What happened

Shares of Aerie Pharmaceuticals (NASDAQ:AERI) jumped more than 14% after the company reported fourth-quarter and full-year 2019 operating results. The commercial-stage pharmaceutical company handily beat expectations for product revenue in the final three months of last year.

The business reported fourth-quarter 2019 revenue of $24.7 million, whereas Wall Street analysts were expecting just $19.5 million on average, according to numbers compiled by Yahoo! Finance. That reinvigorated investors who had grown accustomed to disappointing sales figures from the company, although guidance for 2020 supports the excitement.

As of 1:54 p.m. EST, the pharma stock had settled to a 10.5% gain.

A man sitting with his laptop as cash falls around him.

Image source: Getty Images.

So what

Aerie Pharmaceuticals has served as a reminder to investors that earning marketing approval for an experimental therapy, although difficult, doesn't guarantee success. Companies still have to earn coverage from major insurance programs, avoid manufacturing delays, and persuade doctors to adopt new treatments in crowded markets. Problems in any one of those areas can derail a promising drug's market launch.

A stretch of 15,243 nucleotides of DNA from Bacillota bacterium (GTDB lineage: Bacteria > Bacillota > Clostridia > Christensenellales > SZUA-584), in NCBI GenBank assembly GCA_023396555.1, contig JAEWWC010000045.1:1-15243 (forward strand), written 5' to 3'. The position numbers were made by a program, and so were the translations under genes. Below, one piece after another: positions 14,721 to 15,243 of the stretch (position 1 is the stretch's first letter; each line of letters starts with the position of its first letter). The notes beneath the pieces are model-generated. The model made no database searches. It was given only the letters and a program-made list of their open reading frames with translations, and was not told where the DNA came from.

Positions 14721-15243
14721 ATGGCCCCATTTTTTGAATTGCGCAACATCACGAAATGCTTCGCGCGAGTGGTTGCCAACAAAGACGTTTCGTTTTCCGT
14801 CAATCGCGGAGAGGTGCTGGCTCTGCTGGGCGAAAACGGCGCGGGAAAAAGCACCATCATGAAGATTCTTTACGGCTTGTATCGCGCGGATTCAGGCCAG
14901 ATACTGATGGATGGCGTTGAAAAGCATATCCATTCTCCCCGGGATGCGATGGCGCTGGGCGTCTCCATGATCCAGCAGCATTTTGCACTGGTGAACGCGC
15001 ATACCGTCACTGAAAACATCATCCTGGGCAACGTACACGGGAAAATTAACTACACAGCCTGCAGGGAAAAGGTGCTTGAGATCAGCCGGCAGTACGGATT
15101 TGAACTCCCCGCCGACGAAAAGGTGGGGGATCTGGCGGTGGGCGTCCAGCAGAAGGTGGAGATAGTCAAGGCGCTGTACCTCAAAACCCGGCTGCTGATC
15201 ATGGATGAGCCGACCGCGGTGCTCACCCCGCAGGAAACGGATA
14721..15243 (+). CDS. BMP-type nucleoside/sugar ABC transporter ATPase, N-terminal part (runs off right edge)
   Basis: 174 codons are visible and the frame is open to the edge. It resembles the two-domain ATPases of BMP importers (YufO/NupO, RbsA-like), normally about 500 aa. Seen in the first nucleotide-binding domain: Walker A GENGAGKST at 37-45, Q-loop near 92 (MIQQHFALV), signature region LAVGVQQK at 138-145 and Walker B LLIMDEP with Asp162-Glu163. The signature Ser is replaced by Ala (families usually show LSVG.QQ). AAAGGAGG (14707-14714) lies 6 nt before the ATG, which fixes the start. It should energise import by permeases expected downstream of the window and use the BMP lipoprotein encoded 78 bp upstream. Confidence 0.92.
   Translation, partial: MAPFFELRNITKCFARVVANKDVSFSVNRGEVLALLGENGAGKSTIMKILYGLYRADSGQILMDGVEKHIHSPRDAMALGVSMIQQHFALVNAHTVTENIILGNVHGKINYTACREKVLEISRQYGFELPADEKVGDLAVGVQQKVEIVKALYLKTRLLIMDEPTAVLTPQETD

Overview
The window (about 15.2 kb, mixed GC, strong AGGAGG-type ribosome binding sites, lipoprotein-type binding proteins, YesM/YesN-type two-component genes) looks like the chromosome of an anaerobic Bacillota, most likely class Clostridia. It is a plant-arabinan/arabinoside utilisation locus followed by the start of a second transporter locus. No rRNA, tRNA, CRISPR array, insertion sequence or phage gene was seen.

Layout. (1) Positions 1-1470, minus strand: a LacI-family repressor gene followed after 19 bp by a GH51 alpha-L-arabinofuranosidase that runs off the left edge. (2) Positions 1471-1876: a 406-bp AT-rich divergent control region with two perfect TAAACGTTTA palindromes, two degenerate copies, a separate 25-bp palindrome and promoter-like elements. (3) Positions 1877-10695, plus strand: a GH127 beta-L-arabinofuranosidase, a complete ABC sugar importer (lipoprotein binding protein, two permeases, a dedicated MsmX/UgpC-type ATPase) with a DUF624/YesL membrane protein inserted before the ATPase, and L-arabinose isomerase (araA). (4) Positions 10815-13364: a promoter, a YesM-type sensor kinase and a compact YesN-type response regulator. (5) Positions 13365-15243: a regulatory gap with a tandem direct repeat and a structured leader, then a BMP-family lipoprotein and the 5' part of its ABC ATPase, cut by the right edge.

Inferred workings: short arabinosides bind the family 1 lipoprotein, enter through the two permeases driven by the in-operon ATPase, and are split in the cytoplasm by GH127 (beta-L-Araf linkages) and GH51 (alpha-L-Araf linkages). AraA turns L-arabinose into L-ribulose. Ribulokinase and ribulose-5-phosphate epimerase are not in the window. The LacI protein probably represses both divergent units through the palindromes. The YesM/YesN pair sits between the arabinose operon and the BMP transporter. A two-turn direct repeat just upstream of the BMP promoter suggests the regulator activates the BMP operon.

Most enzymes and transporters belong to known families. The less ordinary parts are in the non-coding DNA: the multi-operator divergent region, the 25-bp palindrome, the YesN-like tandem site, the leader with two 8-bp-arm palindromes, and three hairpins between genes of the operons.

That's exactly what happened to Aerie Pharmaceuticals. The company developed two novel treatments for glaucoma, now called Rhopressa and Rocklatan. Analysts projected combined peak annual sales of $1 billion. Management projected the duo could grab 40% market share in a crowded glaucoma market. But quarterly revenue totals have routinely disappointed since each drug's market launch. At the end of September, the duo had just 1.5% market share.

A strong performance at the end of 2019 injects a little more confidence into demoralized investors. So does rosy full-year 2020 revenue guidance.

Aerie Pharmaceuticals reported full-year 2019 product revenue of $69.9 million. It expects to grow that to $100 million to $110 million in 2020. Guidance might be a little conservative considering fourth-quarter 2019 revenue was nearly $25 million, although investors should consider that first-quarter 2020 revenue might slip sequentially due to purchasing trends and inventory planning.

Importantly, the company expects to reduce annual cash burn by about $30 million to $40 million in 2020 compared to the prior year.

Now what

There's still a long way to go for Aerie Pharmaceuticals to live up to its potential, but ending 2019 on a high note suggests the company might be finding its footing. It started 2020 with $309 million in cash, which is enough to fund the ramp-up of Rhopressa and Rocklatan and invest in clinical programs for at least two more years. Now the company only has to execute -- or risk losing its momentum.

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